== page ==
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South Africa has 56 recorded species of bats. Of the 74 species found in the sub-region of southern Africa, 20 species of insectivorous bats and 2 species of fruit-eating bats are listed as Threatened in the IUCN Red List of Threatened Animals. Of these 9 are listed as either Critically Endangered, Endangered or Vulnerable, meaning that they face a high risk of extinction in the wild.
Because bats have low reproductive rates, populations are very susceptible to elevated mortality or depressed recruitment. There is scientific concern about the conservation status of bats as many species of bats are increasingly affected by multiple actions of humans such as ignorance, suspicion, pesticide poisoning, roost destruction and closure, habitat loss, over-exploitation, and extermination as pests. Avoid disturbance of bats in caves, including the lighting or use of fires in caves.
Some bats have moved into residential areas because human expansion has resulted in the loss of habitat, forcing bats to look for alternative roosts in which to live and raise their young.
An uncontrollable, irrepressible fear of bats may exist, but it is often the result of centuries of prejudice, misinformation and ignorance about bats. Dracula and other horror stories have contributed greatly to these misconceptions causing people to fear them and therefore be unconcerned about their conservation.
Although bats are extremely beneficial and help maintain balance in our delicate ecosystem, there are times when bats become a problem or nuisance to home or business owners. An understanding of the habits of these beneficial animals can help solve problems that sometimes develop when bats roost in buildings. Bats living in buildings do not cause structural damage nor do they chew on wires or wood.
Hiring an exterminator or “doing it yourself” may seem like a simple solution. Consider these thoughts before attempting any exterminating:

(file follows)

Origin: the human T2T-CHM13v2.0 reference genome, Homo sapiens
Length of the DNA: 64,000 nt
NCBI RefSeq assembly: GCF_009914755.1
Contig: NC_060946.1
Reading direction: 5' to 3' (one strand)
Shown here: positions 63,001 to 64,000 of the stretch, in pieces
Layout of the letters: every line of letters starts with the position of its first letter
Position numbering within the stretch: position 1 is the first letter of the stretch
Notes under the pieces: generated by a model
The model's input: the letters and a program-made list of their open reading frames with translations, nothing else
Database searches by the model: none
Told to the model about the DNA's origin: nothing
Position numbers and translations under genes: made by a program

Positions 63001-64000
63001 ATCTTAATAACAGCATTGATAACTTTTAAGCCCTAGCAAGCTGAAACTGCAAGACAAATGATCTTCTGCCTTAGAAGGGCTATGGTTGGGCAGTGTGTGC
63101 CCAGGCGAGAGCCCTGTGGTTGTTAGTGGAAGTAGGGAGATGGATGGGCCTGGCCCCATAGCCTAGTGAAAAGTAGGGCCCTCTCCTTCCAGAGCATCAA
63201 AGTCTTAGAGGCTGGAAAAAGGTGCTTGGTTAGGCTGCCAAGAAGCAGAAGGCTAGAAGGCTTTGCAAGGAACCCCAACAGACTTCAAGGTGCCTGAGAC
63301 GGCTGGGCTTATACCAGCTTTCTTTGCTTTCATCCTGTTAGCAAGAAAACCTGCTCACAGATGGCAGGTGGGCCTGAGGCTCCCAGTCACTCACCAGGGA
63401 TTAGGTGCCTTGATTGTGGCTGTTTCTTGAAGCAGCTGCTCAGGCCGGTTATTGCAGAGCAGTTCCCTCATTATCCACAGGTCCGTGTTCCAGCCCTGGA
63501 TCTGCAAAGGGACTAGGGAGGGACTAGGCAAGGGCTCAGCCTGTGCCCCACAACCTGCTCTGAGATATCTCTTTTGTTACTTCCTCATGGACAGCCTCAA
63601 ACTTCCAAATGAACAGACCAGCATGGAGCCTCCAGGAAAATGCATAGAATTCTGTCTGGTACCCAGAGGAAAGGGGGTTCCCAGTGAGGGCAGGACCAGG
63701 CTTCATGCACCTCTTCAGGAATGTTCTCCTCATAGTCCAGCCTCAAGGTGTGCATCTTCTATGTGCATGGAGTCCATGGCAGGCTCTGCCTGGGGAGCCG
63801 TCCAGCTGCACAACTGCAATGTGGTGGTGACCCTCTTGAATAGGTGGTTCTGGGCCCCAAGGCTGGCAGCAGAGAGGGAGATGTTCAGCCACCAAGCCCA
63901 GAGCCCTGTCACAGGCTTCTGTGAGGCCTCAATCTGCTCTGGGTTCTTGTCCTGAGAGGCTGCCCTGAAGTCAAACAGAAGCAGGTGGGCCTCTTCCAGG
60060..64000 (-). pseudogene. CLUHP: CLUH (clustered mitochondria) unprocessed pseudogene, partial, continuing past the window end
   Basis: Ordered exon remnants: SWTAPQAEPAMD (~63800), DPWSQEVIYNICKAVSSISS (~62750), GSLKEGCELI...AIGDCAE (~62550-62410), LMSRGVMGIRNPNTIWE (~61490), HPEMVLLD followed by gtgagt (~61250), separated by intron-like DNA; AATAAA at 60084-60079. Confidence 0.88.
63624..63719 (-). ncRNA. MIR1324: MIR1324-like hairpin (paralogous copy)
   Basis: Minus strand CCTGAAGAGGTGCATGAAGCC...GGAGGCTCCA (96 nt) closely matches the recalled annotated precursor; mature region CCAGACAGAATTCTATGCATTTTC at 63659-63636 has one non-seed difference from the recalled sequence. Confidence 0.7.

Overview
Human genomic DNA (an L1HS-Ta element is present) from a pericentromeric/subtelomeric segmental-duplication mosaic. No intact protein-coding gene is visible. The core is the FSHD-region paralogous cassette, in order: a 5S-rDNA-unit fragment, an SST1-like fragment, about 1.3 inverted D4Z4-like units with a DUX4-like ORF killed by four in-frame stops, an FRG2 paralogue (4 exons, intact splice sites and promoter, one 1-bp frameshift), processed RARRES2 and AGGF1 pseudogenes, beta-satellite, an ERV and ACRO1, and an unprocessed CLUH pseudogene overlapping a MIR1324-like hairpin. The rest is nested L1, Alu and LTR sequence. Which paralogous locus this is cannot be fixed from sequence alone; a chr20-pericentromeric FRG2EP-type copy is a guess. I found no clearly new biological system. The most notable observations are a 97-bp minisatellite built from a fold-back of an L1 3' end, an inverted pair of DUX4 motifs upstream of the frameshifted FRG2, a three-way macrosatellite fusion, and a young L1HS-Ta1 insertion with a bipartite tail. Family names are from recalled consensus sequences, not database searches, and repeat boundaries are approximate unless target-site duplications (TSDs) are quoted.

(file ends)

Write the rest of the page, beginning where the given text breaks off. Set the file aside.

There is little reason to evict bats from buildings where they are not causing a nuisance. However, bats should be prevented from entering human living quarters and in some instances, noise or odours from large colonies of bats can become a nuisance.
It is best to evict and implement exclusion methods in South Africa between February and May.
In winter during hibernation. They won’t be able to fly far to find new roosts, cannot forage and due to exposure, will die.
During the maternity period from middle September to the end of December. This is when new babies are born and nursed by their mothers. Babies can’t fly and if you evict the adults, the babies being trapped inside, will die and create an odour problem.
One is that exclusion can be stressful for a maternity colony. When prevented from using their usual roost, the bats may move into a nearby building, where they may be expelled again, or even exterminated. Also, research has shown that displaced colonies will not relocate into buildings that already house other maternity colonies. In other words, an excluded colony cannot just move down the road into a barn or church that already has bats. If a displaced colony cannot find a new roost, it may leave the area. In fact, researchers have found that expelling bat colonies can contribute to serious declines in local bat populations.
A second drawback is that homeowners may find it difficult to bat-proof their home completely. Bats can crawl through cracks as small as 0.5 – 1cm, so persistent bats may find a way to re-enter their former roost.
Bat boxes can solve both of these problems because they provide alternative roosting sites for maternity colonies. When constructed properly, bat boxes can serve as suitable places for females to raise their pups. With bat boxes, the bats get a safe roosting site outside the home, while homeowners benefit from the bats’ control of insects.
Many people come across young, injured or grounded bats and wonder what to do with them. Care and caution should be exercised and such cases should be referred to the nearest bat interest group, rehabilitation centre or the SPCA.
It must be stressed that bats should not be handled by the general public.
A bat found indoors is most likely to be a crevice-dwelling species. These bats are often lost youngster or babies that cannot fly or migrating bats that do not know how to find their way outdoors. They may be roosting somewhere in a small part of your home, most likely up high, like a crawl space, attic or perhaps between the crawl space roof.
Bats that are in good health should be released as soon as possible (during dusk) and as close to their area in which they were found as possible. If a bat has simply fallen out of its roost after being disturbed, it can be placed straight back into the roost. Bats cannot take off directly from the floor but need to be able to drop down for a distance before beginning to fly.
With acknowledgement to the Gauteng and Northern Regions Bat Interest Group (http://www.batsgauteng.org.za/)